In the defamation case of Petrov v Do (2012), Petrov was able to claim legal costs from a publication in a Macedonian newspaper. Petrov successfully sued Most Do and Peco Ivanovski, the company that published Utrinski Vesnik. Neither of the defendants appeared in court, so a default judgement was used in the court action.
Petrov had dedicated his time to helping members of a community in a Macedonian region. These members were those with poor (or no) English language abilities. During a five-week special trip from Macedonia, he served as an interpreter for the Bishop of the Macedonian Church.
Hence, Petrov was well-liked, respected, and renowned. Petrov also nursed Trena Ivanovska who was in poor health and was somewhat neglected, malnourished, and emaciated. Mr Petrov also provided assistance for Ivanovska like:
- Transportation for medical appointments
- Buying meals for her
- Set up trips so she can see her relatives in Macedonia
Unfortunately, Ivanovska died in 2008 and Most Do published an article that contained defamatory content. Members of the Macedonian community in Illawarra regularly read the newspaper because it is sold in at least one newsstand. Petrov was unaware of Ivanovska’s two sons visiting or helping her in any way, despite the fact that they lived close by.
The Defamatory Article That Led To Petrov’s Reputational Damage
The article headline translated into English read: “Deceased Lady from Bitola has not been Buried for Two Weeks due to Property Quarrels”. The article stated that it is impossible to provide a burial for the 86-year-old Australian waitress Trena Ivanovska from Bitola. This is because Ivanovska’s body is now at a chapel because of a dispute over who should inherit her property between her children and Petrov. Ivanovska also had:
- A house worth $400,00
- $300,000 in savings in local banks from her husband’s settlement for a work-related injury
- An Australian pension of $1,200 per month
The deceased’s youngest son blames the next-door neighbour (Petrov) who looked after his deceased mother so he could steal all of Ivanovska’s savings. The son also claims that Petrov wants to return the remains of his mother abroad so Petrov can inherit the property.
Furthermore, the son also claimed that Petrov threatened to beat his mother unless the mother presented Petrov as his son to the banks. The family of Petrov affirms that they looked after the deceased for humane reasons rather than for financial gains.
Petrov’s Defamation Claims
Petrov claims that the article provided defamation claims about him as it accused him of:
- Stealing all of Ivanovska’s savings
- Wanting to return the remains in order to inherit Ivanovska’s property
- Threatening to assault Ivanovska unless she agreed to participate in a fraudulent scheme that involved presenting Petrov as her son.
- Making Ivanovska sign documents that will transfer all of her savings and money to him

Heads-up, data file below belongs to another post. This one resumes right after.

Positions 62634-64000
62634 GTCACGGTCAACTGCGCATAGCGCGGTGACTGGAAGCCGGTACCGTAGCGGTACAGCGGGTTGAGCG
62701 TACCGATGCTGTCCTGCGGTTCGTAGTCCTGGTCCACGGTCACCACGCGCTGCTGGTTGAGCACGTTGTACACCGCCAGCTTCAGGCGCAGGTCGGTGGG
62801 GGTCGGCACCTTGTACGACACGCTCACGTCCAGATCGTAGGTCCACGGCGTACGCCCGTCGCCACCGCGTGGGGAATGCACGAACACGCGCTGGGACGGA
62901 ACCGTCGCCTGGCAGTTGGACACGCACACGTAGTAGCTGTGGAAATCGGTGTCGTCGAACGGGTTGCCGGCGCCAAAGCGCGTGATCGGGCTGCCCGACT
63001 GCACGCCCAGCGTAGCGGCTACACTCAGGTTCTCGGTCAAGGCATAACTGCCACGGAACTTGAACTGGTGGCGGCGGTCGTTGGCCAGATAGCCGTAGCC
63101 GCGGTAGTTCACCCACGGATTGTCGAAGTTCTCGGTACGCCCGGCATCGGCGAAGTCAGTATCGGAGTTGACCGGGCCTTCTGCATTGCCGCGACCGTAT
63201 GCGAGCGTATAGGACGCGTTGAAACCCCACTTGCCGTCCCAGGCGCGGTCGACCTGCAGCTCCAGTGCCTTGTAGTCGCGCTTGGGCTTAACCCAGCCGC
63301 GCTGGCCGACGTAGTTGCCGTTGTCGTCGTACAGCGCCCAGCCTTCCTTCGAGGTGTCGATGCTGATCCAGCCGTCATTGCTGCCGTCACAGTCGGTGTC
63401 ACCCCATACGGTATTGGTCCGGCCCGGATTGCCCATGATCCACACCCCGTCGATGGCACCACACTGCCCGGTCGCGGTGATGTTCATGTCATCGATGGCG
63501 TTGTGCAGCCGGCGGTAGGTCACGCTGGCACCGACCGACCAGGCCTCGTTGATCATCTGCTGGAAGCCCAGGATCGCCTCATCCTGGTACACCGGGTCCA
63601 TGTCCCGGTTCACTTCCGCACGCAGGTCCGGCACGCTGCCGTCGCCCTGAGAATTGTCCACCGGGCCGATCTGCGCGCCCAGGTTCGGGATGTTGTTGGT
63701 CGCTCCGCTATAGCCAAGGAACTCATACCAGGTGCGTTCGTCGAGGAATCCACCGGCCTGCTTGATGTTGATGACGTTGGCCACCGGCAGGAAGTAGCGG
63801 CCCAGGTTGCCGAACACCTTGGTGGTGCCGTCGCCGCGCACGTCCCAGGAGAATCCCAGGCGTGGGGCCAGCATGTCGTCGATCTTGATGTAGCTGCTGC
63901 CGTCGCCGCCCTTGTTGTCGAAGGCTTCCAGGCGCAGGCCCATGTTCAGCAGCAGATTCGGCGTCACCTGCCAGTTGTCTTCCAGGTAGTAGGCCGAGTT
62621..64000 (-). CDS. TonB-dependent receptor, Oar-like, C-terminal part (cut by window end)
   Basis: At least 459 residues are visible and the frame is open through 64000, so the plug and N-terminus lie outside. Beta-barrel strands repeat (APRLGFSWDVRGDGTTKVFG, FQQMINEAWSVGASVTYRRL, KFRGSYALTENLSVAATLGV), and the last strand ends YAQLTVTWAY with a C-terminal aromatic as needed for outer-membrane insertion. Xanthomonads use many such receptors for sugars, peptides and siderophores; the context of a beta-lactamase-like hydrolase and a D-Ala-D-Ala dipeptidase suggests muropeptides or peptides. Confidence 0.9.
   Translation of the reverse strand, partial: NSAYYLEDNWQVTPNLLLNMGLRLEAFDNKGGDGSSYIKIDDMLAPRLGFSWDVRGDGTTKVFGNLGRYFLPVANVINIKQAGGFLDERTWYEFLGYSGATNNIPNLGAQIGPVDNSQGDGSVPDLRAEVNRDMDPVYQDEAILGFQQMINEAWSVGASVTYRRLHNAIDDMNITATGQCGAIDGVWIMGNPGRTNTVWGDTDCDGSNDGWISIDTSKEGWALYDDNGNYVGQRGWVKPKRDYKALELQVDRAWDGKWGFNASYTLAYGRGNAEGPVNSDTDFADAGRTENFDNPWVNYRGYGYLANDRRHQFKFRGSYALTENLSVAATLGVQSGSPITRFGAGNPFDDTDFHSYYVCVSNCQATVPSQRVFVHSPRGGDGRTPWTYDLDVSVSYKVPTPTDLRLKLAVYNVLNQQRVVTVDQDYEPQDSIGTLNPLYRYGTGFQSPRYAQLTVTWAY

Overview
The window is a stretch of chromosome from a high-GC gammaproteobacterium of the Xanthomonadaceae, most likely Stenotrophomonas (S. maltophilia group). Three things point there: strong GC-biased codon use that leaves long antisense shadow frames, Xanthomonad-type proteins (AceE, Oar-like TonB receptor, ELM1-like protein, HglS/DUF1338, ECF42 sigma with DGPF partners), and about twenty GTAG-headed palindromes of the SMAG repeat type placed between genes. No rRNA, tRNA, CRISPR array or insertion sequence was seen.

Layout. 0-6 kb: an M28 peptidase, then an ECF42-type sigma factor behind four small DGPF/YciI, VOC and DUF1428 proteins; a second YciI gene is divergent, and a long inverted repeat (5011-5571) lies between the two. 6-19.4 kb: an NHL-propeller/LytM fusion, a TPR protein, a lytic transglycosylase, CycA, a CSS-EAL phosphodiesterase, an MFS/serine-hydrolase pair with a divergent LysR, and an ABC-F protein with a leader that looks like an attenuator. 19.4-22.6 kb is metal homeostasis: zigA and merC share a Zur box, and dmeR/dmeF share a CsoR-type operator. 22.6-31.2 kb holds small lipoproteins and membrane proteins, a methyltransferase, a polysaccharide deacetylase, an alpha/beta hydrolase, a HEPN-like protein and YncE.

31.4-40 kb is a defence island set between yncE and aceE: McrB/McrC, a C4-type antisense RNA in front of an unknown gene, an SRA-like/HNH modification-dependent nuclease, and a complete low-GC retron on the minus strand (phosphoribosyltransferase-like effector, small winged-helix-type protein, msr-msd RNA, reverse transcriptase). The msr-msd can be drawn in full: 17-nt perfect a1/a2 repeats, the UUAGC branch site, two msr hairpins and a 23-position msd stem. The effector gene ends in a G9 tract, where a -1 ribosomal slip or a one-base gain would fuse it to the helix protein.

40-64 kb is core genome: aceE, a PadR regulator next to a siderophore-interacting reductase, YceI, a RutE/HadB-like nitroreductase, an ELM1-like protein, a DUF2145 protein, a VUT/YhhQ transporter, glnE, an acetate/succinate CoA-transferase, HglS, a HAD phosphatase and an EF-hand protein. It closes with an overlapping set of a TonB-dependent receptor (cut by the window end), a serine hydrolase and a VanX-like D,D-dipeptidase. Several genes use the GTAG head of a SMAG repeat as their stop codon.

- Stealing money that the son was entitled to receive
- Being a thief
- Exploiting elderly women for financial gain
The Judge’s Decision
The article affected Petrov and his reputation both immediately and permanently. Others made remarks about his wife and acquaintances. Sadly, Petrov withdrew and exhibited social withdrawal symptoms, and has been taking medicine for his depression for four years.
This also resulted in dividing the community where some were unconvinced about the allegations while some were curious and suspicious. The judge then decided that the article damaged his reputation to the point that it affected his wealth and well-being. Mr Petrov received $324,000 in damages.
JB Solicitors’ Family Law and Defamation Attorneys
In the case example mentioned above, the defendants did not appear at the hearing, resulting in a default judgement. However, this is not always the case in defamation law matters. What if defendants show up at hearings and the defamed party has no defamation lawyer to represent them? Can someone provide advice for accused clients in a defamation case?
People who face defamatory statements from another person may find it very difficult to deal with it. Saving time and money are arguably the two advantages of working with a law firm. Having the best defamation lawyer in Sydney throughout the process will save people a lot of time.
At JB Solicitors, resolving disputes will cost only a fixed fee for defamed clients with our litigation services. Our experienced defamation lawyers have the accreditations, awards, and experience to provide clients with the best legal advice they can have on defamation cases. We also offer family law, property law, and criminal law services. Moreover, we have various blogs on other topics like consumer law, commercial litigation and employment law. Check all our blogs here.
Contact the best defamation lawyers in Sydney today.